I reached back home few hours ago from SAP Teched Vegas. As always, it was a terrific event that magically gets better every year. Huge congratulations to SAP, and especially to Chip Rodgers for excellent execution. SAP paid for my flights and hotel (thank you very much) since I went there as a blogger . A big thanks to Mike Prosceno (herder for bloggers) and Mark Finnern (herder for mentors) for being such great hosts. Surprisingly, the food at lunch time was quite good this time unlike many previous events.
Unfortunately, I did not get to spend much time at innojam this time due to conflicts in schedule. Its probably the first time I have not competed or judged. I hope it is the last time – it is a terrific event, and I am looking forward to Madrid. I am always amazed at how much effort goes into it from Anne Hardy and gang. SAP is lucky to have them.
Congratulations to my colleague and friend Tomas Krozjl for being named Hana Distinguished Engineer , and to fellow mentor Martin Gillet for taking this photo of us http://twitpic.com/b54jpd
The blogger and mentor meetings were more manageable this time compared to prior events. So I used most of that time to network – and caught up with several fellow SAP tribe members (and chiefs). And since the information is now more continuous in its flow to influencer community, I did not have to worry about running from session to session trying to find latest information . Admittedly, the excitement part of Teched was low for me – but satisfaction level was higher. It was a lot of fun doing the daily wraps with Dennis, John, Jon and Harald for JD-OD. And we even tried live streaming.
Of course HANA was the big theme of Vishal Sikka’s keynote. It was probably Vishal’s best key note till date. If there is one thing SAP needs to get better at – it is the length of the key notes . It is now a common thing for these sessions to go over time. While the content was quite good – I would have loved to see some customers, developers and the new batch of Hana Distinguished Engineers on the stage. In my opinion, it would have made the event 3 times more effective and enjoyable. Hopefully this will change by Madrid. I loved it that Vishal got several members of his senior leadership team on stage to share the spot light.
I was not sure how Oracle would respond after the infamous #OOW hash tag hijack by SAP when Openworld was going on. I give full credit to Oracle for not responding in kind at teched. They took the high road , and I hope ORACLE and SAP don’t resort to doing anything silly on social media during Madrid SAPPHIRE, and dare I say “ever after” .
The messaging on HANA is getting better. I was happy to see less emphasis on speed, and more on transformation, and a move towards HANA as a platform. A few announcements got my attention.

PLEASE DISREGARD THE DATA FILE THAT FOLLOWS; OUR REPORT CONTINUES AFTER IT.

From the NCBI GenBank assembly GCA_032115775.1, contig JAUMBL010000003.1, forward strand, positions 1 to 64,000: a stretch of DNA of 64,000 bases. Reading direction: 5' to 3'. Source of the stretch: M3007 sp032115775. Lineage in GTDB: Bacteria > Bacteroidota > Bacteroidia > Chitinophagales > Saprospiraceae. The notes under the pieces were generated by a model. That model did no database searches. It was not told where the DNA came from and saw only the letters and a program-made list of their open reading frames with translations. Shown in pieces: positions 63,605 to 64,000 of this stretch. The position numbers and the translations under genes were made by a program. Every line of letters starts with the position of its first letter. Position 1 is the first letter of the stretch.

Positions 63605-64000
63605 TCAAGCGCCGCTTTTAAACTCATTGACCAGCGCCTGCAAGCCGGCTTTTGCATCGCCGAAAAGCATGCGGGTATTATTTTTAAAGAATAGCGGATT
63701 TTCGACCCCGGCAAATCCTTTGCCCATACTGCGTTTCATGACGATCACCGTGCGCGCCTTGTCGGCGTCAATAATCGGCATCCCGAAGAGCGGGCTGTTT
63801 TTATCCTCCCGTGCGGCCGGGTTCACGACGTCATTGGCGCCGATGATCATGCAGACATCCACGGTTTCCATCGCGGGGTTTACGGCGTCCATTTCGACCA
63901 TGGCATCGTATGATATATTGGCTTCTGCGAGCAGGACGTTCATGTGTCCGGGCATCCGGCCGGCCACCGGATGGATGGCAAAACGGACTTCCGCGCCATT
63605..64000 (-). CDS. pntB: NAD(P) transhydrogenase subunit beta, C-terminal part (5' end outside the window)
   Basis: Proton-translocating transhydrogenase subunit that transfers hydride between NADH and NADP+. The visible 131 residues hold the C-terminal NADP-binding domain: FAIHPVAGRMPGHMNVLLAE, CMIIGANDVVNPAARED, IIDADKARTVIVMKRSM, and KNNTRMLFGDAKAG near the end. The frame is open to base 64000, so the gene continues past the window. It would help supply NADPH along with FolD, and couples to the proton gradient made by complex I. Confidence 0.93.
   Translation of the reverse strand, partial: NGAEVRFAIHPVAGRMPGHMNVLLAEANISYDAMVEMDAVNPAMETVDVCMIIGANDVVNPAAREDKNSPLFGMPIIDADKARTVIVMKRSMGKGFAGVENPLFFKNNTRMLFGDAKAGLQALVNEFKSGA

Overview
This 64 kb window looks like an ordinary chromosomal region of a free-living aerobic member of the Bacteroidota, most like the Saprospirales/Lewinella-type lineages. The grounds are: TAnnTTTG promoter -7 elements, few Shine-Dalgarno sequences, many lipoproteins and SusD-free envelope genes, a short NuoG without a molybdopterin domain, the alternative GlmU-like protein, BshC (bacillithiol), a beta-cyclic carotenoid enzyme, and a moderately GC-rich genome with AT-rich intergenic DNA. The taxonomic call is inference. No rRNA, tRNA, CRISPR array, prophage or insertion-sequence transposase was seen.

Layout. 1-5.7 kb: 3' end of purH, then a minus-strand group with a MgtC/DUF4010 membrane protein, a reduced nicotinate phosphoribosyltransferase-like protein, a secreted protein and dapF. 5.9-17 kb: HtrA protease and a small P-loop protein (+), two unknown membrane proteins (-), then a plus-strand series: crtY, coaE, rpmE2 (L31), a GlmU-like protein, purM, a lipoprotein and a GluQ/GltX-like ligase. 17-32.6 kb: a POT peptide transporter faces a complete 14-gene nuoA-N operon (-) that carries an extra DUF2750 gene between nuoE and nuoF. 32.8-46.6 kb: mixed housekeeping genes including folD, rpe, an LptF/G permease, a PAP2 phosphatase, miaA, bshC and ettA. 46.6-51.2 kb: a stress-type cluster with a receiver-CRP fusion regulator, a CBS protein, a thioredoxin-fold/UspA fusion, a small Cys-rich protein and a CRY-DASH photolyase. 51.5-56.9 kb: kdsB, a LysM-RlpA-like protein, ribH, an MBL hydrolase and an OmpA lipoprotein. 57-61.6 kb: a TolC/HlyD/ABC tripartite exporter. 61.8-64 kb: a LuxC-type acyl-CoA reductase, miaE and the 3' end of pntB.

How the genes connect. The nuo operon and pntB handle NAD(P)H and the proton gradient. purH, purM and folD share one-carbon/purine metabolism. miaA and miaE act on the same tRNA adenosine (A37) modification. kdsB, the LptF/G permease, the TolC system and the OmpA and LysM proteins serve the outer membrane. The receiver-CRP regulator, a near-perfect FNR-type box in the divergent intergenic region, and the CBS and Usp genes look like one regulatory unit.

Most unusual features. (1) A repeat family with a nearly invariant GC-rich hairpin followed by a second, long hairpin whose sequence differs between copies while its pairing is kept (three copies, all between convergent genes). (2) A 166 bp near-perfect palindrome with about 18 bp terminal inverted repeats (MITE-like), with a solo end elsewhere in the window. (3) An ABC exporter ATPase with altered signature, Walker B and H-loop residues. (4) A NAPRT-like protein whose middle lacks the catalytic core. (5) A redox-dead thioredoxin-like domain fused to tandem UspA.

1. Netweaver Cloud (despite the Netweaver tag, which I wish SAP loses quickly) is now GA. http://www.sap.com/solutions/technology/cloud/netweaver/index.epx . Go here to get dev licenses – http://scn.sap.com/community/developer-center/ – and they are free and indefinite, As Anne Hardy tweeted.
2. HANA One is available for productive use (AWS version of HANA). http://www.experiencesaphana.com/community/solutions/cloud-info . It is about 64GB in size, which in effect can only hold about 30 GB data, making it near impossible to use it for a real production use case. Once bigger images are a reality, this should become a great model for using Hana . There is no SAP support you can expect for this deployment now. You need to depend on “community” support. Actually not too bad, since community support for HANA has in general been terrific in my experience.
3. MRP on HANA is now available, which should speed up MRP runs quite a bit in ECC, and at least some customers should find that relieving . I am waiting to see the business benefits pilot customers got.
4. Ariba and SFSF will run on HANA in future. This will give serious street cred to Hana when it happens. Replatforming is never easy – and I know this from running a huge replatforming program for a customer for a mission critical non-SAP business application. SAP has a lot of great talent – I am sure they won’t replatform, just for the sake of replatforming.
By Madrid, I expect this to get even better, with a lot of customer stories available. There are only 603 HANA customers now – so SAP has some ways to go. SAP also should weave all these into “we have only one platform” story in Madrid.
I also wanted to point out that I was rather confused that SAP chose to hold a SAP HANA Council at New York, the same week as Teched was happening. Why would they do that at all? This is one week where all the SAP technology executives should be at Teched and addressing customers, developers and partners at their largest technology conference. From the outside, it did look to me like two parts of SAP went in their parallel ways with holding two events the same week, with more or less similar agenda.